ETA: the closest I get is cocktail sauce with shrimp, but it'd better have lots of lemon and horseradish
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Fred Sipe

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Re: Ketchup: Delicious or no?

by Fred Sipe » Wed Sep 05, 2012 2:32 pm

Dogs and burgers = ketchup and onions.

I saved the recipe below to try but have not made it yet. I'd like to avoid HFCS too.

Healthy Ketchup
Recipe yields 345g, or about 1.5 cups.
Can be sugar-free!

Ingredients

3 cups grape tomatoes (450g)
1/4 cup sliced onion (35g)
scant 1 tbsp apple cider vinegar (or white vinegar) (12g)
1/4 tsp salt
sweetener of choice, to taste, or omit for unsweetened ketchup
1/8 tsp powdered ginger (omit if desired)
optional: pinch garlic powder or minced garlic

Preparation

Preheat oven to 400 F. Roast tomatoes and onion 40-45 minutes, or
until the tomatoes are shriveled and most of their liquid is absorbed.

Blend with all other ingredients. Let cool before putting in the
fridge, and for thickest results leave uncovered a few hours even
after putting in the fridge. (Recipe yields 345g, or about 1.5 cups.)
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Jeff Grossman/NYC

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Re: Ketchup: Delicious or no?

by Jeff Grossman/NYC » Wed Sep 05, 2012 2:33 pm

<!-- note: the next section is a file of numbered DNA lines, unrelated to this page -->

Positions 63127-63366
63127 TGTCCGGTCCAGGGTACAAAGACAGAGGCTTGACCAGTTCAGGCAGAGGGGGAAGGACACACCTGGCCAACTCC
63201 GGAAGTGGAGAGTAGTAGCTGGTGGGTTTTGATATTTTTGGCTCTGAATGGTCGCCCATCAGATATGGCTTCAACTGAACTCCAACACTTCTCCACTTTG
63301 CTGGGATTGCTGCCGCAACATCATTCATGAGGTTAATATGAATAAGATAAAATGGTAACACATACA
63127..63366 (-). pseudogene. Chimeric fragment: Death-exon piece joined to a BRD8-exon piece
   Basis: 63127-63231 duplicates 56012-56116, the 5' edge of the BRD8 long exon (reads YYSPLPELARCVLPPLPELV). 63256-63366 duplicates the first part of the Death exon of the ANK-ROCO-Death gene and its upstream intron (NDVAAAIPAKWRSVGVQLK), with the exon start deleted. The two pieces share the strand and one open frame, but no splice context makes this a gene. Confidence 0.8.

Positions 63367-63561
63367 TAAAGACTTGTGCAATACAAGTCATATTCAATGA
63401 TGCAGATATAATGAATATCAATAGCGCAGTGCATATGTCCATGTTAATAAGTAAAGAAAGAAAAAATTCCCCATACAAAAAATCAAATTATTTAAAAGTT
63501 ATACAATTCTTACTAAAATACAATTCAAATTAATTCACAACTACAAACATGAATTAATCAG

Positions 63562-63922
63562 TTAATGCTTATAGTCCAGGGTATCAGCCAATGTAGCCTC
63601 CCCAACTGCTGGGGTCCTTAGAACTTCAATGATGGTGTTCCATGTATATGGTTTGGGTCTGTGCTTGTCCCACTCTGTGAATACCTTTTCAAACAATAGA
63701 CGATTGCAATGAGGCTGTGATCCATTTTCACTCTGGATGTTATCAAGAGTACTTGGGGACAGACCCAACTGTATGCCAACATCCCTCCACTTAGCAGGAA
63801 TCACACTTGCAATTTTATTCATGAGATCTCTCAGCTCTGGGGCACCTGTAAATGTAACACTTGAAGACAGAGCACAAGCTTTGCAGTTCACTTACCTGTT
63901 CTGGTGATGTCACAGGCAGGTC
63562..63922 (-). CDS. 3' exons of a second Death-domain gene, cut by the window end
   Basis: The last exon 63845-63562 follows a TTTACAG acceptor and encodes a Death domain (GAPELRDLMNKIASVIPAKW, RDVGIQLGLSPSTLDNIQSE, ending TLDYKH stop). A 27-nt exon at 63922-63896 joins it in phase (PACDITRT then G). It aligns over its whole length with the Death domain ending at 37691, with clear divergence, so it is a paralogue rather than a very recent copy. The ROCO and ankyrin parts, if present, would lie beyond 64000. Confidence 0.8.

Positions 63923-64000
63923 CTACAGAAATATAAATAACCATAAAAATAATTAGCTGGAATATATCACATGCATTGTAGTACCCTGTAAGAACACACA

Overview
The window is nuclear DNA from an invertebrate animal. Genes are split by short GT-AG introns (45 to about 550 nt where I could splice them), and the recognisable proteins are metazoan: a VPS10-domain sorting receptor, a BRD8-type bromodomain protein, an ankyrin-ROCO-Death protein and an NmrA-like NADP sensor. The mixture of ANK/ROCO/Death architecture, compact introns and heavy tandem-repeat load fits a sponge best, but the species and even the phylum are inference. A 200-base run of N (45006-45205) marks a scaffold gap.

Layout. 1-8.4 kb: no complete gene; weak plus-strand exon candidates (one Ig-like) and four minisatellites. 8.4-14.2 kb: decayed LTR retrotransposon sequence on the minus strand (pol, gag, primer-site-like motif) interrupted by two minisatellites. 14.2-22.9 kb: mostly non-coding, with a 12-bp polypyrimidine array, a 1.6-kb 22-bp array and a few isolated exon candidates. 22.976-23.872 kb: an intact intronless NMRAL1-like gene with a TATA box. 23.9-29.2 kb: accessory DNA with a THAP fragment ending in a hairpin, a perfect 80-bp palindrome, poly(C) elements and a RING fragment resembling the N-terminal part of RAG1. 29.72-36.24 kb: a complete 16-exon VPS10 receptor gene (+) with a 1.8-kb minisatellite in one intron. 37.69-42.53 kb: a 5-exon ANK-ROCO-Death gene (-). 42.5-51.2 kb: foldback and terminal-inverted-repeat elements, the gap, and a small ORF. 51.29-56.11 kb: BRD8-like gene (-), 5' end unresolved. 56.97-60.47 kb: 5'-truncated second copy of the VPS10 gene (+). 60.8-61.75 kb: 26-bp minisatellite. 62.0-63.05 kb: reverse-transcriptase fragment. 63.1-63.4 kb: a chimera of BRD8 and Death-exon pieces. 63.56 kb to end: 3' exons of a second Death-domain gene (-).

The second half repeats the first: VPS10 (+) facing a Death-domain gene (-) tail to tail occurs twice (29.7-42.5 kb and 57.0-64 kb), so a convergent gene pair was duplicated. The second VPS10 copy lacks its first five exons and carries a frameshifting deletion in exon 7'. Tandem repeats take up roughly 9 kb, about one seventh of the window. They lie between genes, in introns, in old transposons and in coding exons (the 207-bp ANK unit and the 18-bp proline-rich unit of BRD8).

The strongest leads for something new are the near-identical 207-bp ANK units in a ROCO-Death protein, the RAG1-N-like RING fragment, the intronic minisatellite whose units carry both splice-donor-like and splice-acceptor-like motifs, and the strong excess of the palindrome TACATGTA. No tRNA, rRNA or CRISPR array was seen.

Sir Kensington is the hipster brand in my house: http://sirkensingtons.com/thedifference.html

Still have Heinz on hand for making cocktail sauce and for childhood purposes. :)
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Robin Garr

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Re: Ketchup: Delicious or no?

by Robin Garr » Wed Sep 05, 2012 5:51 pm

We went to a new hipster place in town today, a storefront eatery (grown up from a food truck) that specializes in many forms of grilled cheese sandwich. They do a house-made ketchup that's a thick, tart tomato sauce with a whiff of curry. THAT, I was willing to dip my fries in. :mrgreen:
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Joe Moryl

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Re: Ketchup: Delicious or no?

by Joe Moryl » Thu Sep 06, 2012 12:16 am

For those who have a Trader Joe's around, try their Organic Ketchup - it is really quite good and has replaced Heinz in my kitchen.
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Tom Troiano

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Re: Ketchup: Delicious or no?

by Tom Troiano » Thu Sep 06, 2012 8:02 pm

I can honestly say that I only use it for burgers and once in a while on fries. I wouldn't use the word "delicious" (like I wouldn't call milk delicious) but sometimes with a certain chocolate item milk is a must-have and that's how I feel about ketchup on a burger.